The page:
This is a pasta that is synonymous with Rome and the province of Lazio, along with other Roman specialties cacio e pepe and spaghetti all’amatriciana. However, no record of it exists before WWII. Whatever the origins of the name, nearly seventy years later, it is well-known all over the world. As with any type of sauce from la cucina italiana, simplicity is key: ingredients must be of excellent quality. There are four key ones for preparing this dish: totally fresh eggs, parmigiano Reggiano, freshly-ground black pepper and nutmeg.
Since we have fresh eggs from the chicken coop here at Cerines, this has become a family favorite. For years I made this with store-bought eggs (let’s just say it wasn’t my favorite pasta.) The first time I made this with fresh eggs, it was as if I have never had this dish before. If you have access to free-range, organic or just plain-old, uncertified fresh eggs from either your or a neighbor’s chickens, you will be amazed how simple and delicious this dish is. The golden color of the fresh eggs is translated into an equally golden sauce, totally light and creamy in all the right ways.
When it comes to creamy, let’s dispel a commonly-held myth about pasta. La cucina italiana, save for the special-occasion dish spaghetti al ragù (known the world over as alla bolognese [pronounced bol-on-yay-zay]), does not utilize fresh cream. Pasta has gotten a bad wrap in recent years because of the anti-carb movement and more recently, the gluten-free movement. It would benefit the reader to remember that a standard portion of pasta is 100 grams (or less than five ounces); a third or half of the portion that one is served in most restaurants. Actually, the creaminess of the sauce actually comes from the emulsification of the eggs and the cheese. Whisked together, they are added to the hot pasta, the heat of the steam cooking the egg and melting the cheese in one go. This adheres to the pasta in a uniform way unlike other pasta sauces, making sure every forkful is consistent from start to finish. It’s kind of hard to resist pasta that is glistening.
As for the meat, traditionally this is made with guanciale, the cured cheek of the pig. Equally as acceptable–most likely because it is more readily available–is pancetta. While it is made from the same cut of pork as bacon, the comparisons end there. It is not smoked but salt-cured and has a distinct flavor different from prosciutto and altogether unrelated to bacon, which is sweeter in comparison. Get your hands on the flat pancetta (called ‘stesa’), which can be cut into cubes or short slices right at home.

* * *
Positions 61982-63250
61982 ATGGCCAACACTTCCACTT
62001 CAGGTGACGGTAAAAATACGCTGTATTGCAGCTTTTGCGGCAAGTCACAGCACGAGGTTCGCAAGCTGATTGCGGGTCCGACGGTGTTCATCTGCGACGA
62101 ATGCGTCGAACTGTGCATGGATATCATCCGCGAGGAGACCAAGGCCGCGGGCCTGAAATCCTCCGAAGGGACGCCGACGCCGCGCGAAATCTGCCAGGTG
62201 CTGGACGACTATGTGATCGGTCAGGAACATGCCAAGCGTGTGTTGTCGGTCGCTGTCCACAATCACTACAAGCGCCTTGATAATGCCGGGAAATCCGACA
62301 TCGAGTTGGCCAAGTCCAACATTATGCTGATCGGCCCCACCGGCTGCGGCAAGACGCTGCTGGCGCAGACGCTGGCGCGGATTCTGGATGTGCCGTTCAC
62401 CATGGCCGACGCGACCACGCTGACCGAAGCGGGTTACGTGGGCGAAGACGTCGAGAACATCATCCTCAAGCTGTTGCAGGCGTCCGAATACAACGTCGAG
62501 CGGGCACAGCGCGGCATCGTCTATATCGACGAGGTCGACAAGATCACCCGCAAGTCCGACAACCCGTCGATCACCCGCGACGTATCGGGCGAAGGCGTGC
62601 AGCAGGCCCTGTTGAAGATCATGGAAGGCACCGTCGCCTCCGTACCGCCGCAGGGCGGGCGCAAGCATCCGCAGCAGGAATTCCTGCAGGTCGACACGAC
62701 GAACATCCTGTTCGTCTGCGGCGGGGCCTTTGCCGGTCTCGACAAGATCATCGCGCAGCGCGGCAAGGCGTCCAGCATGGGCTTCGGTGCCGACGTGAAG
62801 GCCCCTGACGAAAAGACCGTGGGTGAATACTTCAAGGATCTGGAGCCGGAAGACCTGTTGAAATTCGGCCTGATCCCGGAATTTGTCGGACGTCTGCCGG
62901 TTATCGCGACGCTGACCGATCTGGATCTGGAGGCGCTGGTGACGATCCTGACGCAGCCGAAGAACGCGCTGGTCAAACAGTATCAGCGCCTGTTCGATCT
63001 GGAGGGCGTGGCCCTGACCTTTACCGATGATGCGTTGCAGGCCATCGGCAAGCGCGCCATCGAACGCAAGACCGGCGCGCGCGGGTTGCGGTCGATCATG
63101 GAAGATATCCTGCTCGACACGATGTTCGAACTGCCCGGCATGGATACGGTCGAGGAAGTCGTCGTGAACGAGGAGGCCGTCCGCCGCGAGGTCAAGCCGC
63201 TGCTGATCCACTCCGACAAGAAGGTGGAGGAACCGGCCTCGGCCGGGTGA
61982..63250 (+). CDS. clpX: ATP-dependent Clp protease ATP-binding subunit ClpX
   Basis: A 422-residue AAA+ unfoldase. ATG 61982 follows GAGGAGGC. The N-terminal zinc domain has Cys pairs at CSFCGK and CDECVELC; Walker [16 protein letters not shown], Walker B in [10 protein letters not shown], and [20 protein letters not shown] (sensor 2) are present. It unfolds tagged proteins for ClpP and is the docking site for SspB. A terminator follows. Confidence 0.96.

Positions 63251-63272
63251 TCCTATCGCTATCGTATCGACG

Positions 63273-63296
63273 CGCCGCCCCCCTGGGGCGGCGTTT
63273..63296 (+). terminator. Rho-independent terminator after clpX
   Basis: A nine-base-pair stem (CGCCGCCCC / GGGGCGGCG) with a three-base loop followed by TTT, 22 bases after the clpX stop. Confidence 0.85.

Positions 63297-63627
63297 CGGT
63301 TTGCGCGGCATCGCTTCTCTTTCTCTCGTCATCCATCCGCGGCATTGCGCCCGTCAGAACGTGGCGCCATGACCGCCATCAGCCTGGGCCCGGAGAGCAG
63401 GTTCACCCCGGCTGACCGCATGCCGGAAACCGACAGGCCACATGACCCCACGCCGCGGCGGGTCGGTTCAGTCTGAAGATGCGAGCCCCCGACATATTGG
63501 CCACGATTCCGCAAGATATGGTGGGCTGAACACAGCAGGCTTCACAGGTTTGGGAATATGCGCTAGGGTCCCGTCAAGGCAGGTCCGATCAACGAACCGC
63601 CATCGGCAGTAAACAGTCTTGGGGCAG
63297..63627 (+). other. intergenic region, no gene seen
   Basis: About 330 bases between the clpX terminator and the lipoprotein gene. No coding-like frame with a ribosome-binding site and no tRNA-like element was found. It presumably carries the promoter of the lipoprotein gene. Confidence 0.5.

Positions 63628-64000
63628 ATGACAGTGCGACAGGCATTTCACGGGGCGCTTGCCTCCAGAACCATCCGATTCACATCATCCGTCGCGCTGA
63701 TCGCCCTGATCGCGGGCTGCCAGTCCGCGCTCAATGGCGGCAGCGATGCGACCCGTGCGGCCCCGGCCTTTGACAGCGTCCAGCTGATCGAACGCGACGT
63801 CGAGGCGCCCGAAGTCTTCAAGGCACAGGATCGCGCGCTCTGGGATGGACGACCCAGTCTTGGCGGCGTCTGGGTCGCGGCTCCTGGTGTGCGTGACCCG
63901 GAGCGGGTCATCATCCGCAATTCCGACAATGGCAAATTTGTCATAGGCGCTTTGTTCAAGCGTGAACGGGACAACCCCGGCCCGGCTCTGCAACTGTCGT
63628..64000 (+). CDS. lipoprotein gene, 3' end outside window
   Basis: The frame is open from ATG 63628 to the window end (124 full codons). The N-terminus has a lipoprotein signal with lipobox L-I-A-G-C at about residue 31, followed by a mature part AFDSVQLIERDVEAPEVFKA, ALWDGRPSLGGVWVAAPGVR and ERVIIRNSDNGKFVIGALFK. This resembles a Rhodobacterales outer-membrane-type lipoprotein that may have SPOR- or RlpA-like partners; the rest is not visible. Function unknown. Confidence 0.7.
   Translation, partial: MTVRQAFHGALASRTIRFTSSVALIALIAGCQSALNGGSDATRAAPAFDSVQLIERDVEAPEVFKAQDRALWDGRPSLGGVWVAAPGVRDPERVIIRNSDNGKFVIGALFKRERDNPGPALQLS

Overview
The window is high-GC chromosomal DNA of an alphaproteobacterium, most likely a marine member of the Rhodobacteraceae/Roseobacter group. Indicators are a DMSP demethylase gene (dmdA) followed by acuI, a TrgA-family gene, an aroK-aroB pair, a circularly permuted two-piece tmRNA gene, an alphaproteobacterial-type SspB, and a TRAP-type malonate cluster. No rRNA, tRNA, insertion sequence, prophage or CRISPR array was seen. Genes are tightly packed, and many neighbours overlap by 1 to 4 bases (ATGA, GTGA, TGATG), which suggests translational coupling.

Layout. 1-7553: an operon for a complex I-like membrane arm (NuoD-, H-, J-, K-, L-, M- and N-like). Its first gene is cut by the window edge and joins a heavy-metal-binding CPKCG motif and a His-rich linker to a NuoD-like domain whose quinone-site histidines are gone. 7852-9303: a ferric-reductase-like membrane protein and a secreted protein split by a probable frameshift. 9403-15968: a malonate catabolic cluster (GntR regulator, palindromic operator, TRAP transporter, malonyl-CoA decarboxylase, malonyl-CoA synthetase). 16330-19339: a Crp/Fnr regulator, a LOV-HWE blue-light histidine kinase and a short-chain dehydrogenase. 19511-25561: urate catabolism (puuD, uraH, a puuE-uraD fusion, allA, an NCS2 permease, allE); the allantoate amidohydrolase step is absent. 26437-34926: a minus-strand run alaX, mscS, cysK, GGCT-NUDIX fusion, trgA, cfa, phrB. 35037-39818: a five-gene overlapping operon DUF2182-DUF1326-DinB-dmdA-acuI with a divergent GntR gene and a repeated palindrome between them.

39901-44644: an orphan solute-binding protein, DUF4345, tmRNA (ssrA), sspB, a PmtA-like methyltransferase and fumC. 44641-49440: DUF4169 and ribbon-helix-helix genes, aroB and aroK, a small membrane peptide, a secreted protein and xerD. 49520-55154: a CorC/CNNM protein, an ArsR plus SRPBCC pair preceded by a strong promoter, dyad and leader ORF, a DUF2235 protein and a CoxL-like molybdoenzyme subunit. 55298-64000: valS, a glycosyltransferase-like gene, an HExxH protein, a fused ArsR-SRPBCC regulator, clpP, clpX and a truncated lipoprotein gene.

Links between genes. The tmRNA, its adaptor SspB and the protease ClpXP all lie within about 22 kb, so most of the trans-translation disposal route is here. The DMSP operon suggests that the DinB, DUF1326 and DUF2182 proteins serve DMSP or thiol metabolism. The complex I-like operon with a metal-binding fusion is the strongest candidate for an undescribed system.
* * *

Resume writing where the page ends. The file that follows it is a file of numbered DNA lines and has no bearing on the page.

Our version differs slightly from the traditional recipes: we use parmigiano Reggiano, from Emilia-Romagna instead of the more traditional pecorino romano from Lazio. Pecorino is sharper and is equally as nice. Onions are added and caramelized to give the finished dish a naturally sweet flavor to counteract the salty cheese and pancetta.
Make sure your table is set and everyone is seated. bring the skillet to the table and finish in front of your hungry diners. You’ll need to eat this immediately; it’s at its peak straight from the warm pan.
Spaghetti alla carbonara
Bring a large pot of water to boil. Add:
1 T. coarse sea salt
In a large skillet, gently sauté just until translucent, being careful not to overcook:
180 grams | 6 oz. pancetta
Remove to a chop plate. To the same skillet, add:
2 small onions, sliced in slivers (optional)
Allow the onions to develop a caramelized color. Add:
4 T. good-quality white wine
Allow the wine to reduce until thickened, scraping off any bits off of the bottom of the pan. Remove from heat.
In a glass measuring cup, combine:
4 large eggs, fresh or organic
@150 grams | 5 oz. parmigiano Reggiano or pecorino romano
@ 1 tsp freshly ground pepper
grating of fresh nutmeg
Mix the ingredients until emulsified. The mixture should be thick and creamy. If runny, add a bit more cheese to thicken.
NB: Since the cheese is salty and you’ve salted the pasta water, adding salt is unnecessary.
Meanwhile, boil according to manufacturer’s direction:
500 g. | 1 lb. spaghetti, or other long pasta (fettuccine or bavette are great alternatives).
Just before the pasta is finished, warm the skillet with the reduced wine/onion mixture. Add:
reserved pancetta, to warm through.
NB: Do not cook or heat the pan so that it is hot. (You will end up with scrambled eggs!)
Remove from heat. Using a pasta fork or serving fork, add all at once:
reserved cheese/egg mixture
Toss through until the mixture coats the pasta. Just when you think it may need to be tossed more to cook, remove to plates right from the skillet. Garnish with chopped parsley and serve immediately.
North America: All-Clad Chef’s pan, www.all-clad.com